Niagara Falls loses a local rock music scene legend

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Published April 13, 2022 at 10:44 am

Niagara Falls lost a local music scene legend on Monday when Paul Wheeler succumbed to pancreatic cancer. (Photo by Lorne Tontegode)

Niagara Falls lost a huge fixture on the local music scene on April 11 when Paul Wheeler succumbed to Stage 4 pancreatic cancer.

The disease caught the musician quickly as he had just announced the diagnosis to his friends on March 30 through his Facebook page in his usual candid way.


A couple of weeks earlier, he had posted he was feeling run down and fatigued before he had gotten the bad news.

While he was hugely well-known in the Niagara area playing with local bands such as The Rockets and AC/DC cover band Squeeler, his reach far exceeded the confines of the region.

Bob Sherwood, a well-known bass player in the Halton area, remembered his friend fondly having just heard the news though the musicians’ grapevine.

“I met Paul and the Wheeler family in Niagara Falls through a keyboardist I played with in the early 80’s,” said Sherwood. “They (his brother and sister – both musicians) lived in an old house that was full of every kind of instrument (in various states of repair) from corner to corner.”

“This, I thought, was the hardest working family in showbiz!” smiled Sherwood. “That’s all they did… gig, gig, gig!”

Indeed, born in the Merritton neighbourhood in St. Catharines, his entire family was musical from the start. His mother was an opera singer, his father a horn player so Wheeler and his siblings really had just the one direction to go.

And he could always be counted on in a pinch, remembered Sherwood. “Years later, I needed to fill the spots of a drummer and guitar player for a Jam Nite I hosted at Veranda Beach in Burlington.”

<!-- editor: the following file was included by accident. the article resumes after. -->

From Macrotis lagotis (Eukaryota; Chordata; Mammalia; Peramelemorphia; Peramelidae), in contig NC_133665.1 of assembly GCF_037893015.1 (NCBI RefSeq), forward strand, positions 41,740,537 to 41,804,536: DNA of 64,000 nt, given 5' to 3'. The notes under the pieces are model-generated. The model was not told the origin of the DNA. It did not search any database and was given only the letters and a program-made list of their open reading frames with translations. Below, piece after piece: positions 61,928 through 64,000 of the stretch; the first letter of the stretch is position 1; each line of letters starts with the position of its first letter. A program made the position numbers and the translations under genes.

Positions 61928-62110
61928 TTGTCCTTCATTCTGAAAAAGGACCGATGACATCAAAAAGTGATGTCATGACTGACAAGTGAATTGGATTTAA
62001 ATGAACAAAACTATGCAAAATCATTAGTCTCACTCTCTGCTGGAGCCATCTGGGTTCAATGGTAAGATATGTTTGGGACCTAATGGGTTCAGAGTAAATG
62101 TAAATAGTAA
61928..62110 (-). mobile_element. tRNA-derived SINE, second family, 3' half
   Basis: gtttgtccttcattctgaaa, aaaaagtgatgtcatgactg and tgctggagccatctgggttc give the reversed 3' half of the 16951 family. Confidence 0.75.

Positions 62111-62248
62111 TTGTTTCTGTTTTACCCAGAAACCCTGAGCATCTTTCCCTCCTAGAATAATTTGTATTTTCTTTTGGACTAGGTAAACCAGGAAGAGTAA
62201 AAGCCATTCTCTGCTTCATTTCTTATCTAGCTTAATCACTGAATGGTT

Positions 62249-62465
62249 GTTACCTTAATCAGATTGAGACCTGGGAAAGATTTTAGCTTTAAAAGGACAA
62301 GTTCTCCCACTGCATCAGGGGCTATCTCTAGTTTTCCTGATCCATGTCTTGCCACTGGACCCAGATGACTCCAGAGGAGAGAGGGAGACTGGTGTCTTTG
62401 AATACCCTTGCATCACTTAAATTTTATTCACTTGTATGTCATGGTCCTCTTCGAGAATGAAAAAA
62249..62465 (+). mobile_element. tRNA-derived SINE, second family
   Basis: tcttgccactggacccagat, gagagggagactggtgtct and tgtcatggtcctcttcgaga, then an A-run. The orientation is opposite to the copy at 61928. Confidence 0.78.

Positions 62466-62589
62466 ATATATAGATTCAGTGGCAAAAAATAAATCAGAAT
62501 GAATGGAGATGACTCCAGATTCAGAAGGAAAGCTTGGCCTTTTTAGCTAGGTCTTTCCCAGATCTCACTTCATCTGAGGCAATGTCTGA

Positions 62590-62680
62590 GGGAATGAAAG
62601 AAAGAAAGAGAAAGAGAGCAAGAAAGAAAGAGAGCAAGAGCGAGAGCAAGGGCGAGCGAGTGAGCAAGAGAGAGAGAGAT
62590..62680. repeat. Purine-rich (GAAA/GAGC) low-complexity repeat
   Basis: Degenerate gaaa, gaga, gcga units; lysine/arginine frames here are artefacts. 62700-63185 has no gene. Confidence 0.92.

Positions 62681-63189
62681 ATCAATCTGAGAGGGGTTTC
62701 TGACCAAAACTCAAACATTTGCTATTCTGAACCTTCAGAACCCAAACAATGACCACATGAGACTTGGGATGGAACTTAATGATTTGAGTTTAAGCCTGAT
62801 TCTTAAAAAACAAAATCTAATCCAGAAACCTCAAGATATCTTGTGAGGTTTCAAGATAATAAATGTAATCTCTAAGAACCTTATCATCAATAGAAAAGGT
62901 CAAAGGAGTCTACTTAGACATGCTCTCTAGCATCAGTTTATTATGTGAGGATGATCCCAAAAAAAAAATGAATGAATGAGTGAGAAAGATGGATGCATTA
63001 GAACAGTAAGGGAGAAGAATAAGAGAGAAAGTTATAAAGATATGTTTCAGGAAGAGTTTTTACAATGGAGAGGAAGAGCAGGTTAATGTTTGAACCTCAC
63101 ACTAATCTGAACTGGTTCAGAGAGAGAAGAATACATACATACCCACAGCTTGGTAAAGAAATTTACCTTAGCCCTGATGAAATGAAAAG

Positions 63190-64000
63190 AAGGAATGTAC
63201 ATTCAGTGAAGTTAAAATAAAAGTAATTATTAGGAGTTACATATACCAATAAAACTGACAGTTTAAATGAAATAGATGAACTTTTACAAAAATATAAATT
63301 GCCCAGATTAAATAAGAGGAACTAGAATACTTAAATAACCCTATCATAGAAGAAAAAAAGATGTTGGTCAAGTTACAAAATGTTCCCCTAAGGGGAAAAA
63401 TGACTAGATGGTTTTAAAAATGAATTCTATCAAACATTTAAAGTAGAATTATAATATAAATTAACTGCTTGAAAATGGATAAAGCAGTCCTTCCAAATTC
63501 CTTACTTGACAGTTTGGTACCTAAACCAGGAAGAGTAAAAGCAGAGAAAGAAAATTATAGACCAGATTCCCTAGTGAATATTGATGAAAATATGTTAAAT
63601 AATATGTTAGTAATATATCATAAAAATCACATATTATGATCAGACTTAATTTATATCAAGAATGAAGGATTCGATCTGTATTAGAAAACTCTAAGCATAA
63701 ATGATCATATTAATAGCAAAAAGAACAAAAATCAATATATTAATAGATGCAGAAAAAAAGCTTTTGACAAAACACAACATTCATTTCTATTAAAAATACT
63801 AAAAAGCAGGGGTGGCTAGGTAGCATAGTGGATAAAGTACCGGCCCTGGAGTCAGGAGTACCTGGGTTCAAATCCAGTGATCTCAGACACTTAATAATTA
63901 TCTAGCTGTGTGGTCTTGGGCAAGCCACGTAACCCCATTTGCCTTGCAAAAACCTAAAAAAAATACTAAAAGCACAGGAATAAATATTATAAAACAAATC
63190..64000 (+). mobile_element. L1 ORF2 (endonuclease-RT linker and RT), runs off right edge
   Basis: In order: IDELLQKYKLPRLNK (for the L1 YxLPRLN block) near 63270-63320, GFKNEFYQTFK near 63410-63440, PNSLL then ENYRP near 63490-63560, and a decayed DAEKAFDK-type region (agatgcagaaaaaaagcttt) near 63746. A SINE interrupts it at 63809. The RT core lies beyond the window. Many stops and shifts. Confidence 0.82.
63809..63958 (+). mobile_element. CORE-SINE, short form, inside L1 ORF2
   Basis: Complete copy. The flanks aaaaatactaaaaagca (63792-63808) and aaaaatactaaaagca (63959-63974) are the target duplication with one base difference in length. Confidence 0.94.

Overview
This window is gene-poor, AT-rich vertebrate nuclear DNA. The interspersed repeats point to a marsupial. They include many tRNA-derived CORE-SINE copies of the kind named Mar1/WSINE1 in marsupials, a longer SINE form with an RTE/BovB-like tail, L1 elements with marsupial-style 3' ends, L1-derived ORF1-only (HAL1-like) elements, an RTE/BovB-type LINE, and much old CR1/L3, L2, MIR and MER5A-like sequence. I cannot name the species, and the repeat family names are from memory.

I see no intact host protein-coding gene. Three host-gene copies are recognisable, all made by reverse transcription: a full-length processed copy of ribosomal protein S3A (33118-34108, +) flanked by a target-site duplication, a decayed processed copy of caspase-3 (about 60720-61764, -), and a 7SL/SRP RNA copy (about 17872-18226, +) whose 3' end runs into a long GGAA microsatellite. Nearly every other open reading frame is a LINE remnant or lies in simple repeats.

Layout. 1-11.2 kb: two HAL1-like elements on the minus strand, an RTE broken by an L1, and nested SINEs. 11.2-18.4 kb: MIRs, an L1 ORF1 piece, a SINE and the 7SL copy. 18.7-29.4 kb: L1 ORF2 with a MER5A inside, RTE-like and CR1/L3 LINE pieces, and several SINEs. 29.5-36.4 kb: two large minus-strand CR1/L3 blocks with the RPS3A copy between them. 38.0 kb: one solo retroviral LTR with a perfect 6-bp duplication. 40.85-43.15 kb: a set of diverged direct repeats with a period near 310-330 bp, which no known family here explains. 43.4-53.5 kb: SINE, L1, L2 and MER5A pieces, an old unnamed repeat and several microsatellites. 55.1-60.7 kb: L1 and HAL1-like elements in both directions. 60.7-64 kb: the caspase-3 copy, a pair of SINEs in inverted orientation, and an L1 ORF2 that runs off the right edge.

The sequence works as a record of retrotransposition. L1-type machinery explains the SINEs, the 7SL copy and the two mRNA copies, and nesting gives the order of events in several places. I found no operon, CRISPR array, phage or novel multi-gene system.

“I knew Paul played drums as well as bass, so I gave him a call to see if he and brother John could fill the bill,” said Sherwood wistfully. “Sure enough, like a rock version of the Beverly Hillbillies, they showed up in an old rickety van FULL of every instrument known to man… much like their house!”

And even to an old salt like Sherwood, Wheeler wasn’t shy about playing the role of teacher. “My best memory was how, on the spot, Paul briefed me on the chord progression for ‘A Whiter Shade of Pale’ by Procol Harum. Still one of my absolute favorite tunes.”

When Wheeler reached out recently for the outpouring of love he was getting on social media, the responses were overwhelming.

Said one poster, playing off Wheeler’s AC/DC love, “Yo, Paul! TAKE THE HIGHWAY TO WELL.”

Said another, “You have done so much for so many people over the years. You are just receiving back the love you have spread yourself in this world.”

Even to the end, his friends believed he could beat the disease. Said one, “Look forward to seeing you slinging guitars and bellowing out the tunes.”

Local artists are now planning a benefit show for him, a fundraiser to support Wheeler’s wife Lisa Klassen-Chaing.

Noted Sherwood, “His passing is a real shame. They just don’t make them like Paul Wheeler anymore!”


Paul Wheeler’s musical legacy will not be forgotten soon in the Niagara Falls area. Halton-based bass guitarist Bob Sherwood, right, goes back to the 1980s with Wheeler and noted, “They just don’t make them like Paul Wheeler anymore!” (Wheeler photo by Lorne Tontegode)

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